Throughout the 1950s, the first sonar units built specifically for fishing made their appearance. They were expensive. They were difficult to use. They were clunky.
They weren’t popular.
In fact, a 1958 Lowrance Fish LO-K-TOR would run you as much as a Browning shotgun.
However, as time passed the “Red Box” eventually became the famous (portable) “Green Box”, which worked well enough to become commercially successful. Soon after, others followed.
Before the introduction of sonar, the surface of the water stood between fishermen and the world below. The world inhabited by the fish they were chasing. If the water was especially clear, anglers could see some objects below the surface, but in murky water the nuances below remained a mystery, and the same held true for deep water.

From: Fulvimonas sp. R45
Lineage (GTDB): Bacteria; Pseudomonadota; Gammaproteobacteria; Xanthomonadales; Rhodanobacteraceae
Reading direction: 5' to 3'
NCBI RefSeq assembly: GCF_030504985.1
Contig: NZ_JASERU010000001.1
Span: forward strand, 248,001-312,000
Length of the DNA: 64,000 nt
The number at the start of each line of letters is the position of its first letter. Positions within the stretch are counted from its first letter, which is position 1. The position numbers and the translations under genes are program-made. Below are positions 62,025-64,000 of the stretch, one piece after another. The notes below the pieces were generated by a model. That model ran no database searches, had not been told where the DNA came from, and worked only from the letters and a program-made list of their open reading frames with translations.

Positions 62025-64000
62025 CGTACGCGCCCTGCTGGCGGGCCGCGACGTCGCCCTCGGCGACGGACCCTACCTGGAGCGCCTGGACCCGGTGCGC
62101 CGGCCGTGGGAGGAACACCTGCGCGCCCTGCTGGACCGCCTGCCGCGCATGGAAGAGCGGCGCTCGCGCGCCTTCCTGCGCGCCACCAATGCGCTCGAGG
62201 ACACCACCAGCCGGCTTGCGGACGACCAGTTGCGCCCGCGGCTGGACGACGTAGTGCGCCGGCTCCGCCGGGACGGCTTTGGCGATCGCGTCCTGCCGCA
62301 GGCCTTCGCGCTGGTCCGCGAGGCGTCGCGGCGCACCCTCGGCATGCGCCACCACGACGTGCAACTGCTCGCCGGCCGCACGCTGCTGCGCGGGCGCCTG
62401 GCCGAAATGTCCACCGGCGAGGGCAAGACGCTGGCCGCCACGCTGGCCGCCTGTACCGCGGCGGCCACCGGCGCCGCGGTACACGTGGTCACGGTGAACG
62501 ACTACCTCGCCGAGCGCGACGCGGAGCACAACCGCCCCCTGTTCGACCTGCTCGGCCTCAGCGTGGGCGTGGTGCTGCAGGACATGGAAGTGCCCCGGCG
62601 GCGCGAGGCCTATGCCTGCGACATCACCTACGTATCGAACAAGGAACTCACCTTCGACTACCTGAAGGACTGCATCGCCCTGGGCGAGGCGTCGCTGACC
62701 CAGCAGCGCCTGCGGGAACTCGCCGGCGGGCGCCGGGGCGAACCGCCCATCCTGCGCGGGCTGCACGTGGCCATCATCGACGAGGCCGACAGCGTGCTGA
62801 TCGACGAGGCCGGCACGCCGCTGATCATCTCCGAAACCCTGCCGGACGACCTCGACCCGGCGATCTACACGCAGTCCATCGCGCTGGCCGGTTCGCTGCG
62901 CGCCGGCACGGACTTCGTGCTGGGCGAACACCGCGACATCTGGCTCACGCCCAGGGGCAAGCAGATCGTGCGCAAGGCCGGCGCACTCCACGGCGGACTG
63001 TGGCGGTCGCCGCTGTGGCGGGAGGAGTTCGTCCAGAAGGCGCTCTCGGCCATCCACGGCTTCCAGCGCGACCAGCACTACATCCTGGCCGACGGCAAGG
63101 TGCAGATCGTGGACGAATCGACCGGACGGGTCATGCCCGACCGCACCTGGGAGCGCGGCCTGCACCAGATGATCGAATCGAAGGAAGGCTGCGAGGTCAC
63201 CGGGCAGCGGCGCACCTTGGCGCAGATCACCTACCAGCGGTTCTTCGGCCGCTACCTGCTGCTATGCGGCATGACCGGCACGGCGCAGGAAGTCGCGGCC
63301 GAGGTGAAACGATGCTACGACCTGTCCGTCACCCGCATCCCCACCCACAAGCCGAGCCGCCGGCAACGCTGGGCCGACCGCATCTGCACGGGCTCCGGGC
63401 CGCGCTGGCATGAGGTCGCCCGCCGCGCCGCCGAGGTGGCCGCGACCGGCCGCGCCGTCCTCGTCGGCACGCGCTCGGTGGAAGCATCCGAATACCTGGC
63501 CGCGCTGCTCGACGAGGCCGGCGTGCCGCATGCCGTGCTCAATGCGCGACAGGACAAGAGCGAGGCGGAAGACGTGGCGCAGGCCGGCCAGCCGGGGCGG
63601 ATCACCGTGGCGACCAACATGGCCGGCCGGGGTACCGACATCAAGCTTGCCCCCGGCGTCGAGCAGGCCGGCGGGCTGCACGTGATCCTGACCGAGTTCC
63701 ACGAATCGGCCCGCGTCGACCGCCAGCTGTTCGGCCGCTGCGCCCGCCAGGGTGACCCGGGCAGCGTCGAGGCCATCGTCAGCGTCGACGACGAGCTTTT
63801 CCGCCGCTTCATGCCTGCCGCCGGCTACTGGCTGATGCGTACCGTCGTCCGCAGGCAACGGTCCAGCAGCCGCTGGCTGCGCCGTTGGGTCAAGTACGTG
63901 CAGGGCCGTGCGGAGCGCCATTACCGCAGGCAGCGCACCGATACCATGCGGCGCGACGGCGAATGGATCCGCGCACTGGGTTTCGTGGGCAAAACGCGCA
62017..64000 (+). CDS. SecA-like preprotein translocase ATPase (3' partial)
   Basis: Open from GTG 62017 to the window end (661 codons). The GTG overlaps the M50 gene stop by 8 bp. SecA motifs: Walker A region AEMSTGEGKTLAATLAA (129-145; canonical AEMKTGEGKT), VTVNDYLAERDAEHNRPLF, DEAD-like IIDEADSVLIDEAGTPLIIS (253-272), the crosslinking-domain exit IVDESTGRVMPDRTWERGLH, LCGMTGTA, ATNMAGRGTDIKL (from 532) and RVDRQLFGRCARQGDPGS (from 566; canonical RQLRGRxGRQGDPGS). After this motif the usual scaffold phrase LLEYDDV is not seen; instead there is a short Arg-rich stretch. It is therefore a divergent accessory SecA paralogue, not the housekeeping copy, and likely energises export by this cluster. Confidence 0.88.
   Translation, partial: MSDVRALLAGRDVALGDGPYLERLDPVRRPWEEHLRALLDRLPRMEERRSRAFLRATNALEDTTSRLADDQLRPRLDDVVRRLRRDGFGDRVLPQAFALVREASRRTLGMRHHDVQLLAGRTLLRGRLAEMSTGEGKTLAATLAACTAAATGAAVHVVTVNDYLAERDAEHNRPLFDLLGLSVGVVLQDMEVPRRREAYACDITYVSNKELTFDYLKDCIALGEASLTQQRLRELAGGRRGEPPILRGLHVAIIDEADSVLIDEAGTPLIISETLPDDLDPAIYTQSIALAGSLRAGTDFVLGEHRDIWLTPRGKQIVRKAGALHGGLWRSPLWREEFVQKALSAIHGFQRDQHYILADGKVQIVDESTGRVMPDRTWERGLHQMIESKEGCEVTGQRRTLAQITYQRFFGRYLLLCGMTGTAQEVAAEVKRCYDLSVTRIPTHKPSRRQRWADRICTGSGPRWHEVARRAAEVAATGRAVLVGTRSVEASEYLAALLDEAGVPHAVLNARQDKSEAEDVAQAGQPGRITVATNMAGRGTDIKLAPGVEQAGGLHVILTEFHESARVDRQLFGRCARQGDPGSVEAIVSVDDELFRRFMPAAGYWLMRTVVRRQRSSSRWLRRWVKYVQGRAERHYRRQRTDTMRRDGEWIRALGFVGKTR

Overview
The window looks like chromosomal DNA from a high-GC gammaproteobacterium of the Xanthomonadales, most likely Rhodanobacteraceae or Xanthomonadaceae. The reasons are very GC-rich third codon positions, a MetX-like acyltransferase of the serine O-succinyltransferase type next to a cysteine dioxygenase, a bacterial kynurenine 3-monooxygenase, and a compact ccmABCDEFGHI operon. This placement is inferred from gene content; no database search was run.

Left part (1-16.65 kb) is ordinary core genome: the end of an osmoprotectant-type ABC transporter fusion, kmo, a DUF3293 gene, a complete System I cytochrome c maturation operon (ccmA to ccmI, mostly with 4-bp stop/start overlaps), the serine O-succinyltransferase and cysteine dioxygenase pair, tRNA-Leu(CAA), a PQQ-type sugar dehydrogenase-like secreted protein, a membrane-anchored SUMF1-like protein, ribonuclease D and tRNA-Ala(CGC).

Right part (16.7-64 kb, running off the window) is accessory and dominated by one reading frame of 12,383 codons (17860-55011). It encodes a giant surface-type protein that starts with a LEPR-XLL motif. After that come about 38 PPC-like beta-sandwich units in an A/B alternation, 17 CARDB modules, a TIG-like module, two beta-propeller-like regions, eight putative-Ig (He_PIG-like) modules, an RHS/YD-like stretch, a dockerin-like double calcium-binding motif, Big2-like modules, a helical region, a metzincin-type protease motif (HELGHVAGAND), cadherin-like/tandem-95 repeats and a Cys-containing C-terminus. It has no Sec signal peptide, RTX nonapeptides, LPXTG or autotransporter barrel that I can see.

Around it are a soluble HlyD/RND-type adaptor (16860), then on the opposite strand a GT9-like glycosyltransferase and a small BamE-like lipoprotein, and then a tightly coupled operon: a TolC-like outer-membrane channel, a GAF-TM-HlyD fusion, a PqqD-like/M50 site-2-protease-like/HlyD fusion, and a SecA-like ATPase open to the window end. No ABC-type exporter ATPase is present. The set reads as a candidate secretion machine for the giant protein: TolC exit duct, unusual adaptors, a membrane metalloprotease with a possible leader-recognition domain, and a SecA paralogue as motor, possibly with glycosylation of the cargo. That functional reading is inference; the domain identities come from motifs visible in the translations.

Early units were simply depth indicators, but improvements quickly appeared. Not to mention as anglers learned what the different signals (or signal strength) meant, they were able to identify bottom composition: mud, rocks, sand, based on what their units displayed.
This allowed bass fishermen that had primarily been limited to visible cover & structure, to confidently move into deeper water.
It also helped fishermen working the depths for other kinds of fish as well, by making underwater cover visible.
These humble beginnings were the building blocks upon which today’s super-advanced electronics were developed.